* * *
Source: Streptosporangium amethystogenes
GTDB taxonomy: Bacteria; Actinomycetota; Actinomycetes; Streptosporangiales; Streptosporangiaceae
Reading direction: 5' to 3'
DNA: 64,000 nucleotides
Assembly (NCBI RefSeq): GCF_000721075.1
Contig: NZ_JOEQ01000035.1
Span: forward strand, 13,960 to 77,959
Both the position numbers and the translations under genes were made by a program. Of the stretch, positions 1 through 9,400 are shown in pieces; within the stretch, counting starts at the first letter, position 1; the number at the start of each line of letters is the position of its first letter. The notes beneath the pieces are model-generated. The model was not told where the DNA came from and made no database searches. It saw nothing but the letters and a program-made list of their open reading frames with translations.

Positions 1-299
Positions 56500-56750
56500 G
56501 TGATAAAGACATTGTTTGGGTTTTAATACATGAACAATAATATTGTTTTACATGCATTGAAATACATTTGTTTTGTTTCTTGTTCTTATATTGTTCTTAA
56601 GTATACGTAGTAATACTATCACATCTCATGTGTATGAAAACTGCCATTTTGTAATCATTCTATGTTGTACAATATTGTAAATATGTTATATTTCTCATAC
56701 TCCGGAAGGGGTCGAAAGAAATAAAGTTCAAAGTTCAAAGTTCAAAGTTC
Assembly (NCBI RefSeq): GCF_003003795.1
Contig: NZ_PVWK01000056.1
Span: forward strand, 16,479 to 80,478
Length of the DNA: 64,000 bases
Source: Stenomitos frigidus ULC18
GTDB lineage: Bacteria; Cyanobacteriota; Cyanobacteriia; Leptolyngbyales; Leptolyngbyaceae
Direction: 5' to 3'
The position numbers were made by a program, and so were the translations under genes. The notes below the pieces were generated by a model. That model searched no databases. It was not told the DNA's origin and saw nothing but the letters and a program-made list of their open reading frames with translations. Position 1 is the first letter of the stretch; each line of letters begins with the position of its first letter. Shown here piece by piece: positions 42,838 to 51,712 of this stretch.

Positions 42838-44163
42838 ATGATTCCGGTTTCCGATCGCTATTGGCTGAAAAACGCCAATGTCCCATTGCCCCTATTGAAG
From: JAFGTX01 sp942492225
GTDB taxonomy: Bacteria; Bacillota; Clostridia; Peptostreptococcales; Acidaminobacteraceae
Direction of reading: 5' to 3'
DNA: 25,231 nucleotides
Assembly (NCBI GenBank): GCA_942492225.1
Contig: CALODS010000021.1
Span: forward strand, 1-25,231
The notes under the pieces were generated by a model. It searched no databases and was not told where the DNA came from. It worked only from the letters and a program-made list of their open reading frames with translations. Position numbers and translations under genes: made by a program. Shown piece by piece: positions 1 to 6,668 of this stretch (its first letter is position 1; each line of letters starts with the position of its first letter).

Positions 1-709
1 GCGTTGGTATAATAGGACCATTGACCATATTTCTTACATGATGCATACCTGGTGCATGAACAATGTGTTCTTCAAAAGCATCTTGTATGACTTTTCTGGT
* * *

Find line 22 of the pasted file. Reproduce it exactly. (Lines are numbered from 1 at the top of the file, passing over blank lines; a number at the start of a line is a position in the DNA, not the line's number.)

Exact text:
The position numbers were made by a program, and so were the translations under genes. The notes below the pieces were generated by a model. That model searched no databases. It was not told the DNA's origin and saw nothing but the letters and a program-made list of their open reading frames with translations. Position 1 is the first letter of the stretch; each line of letters begins with the position of its first letter. Shown here piece by piece: positions 42,838 to 51,712 of this stretch.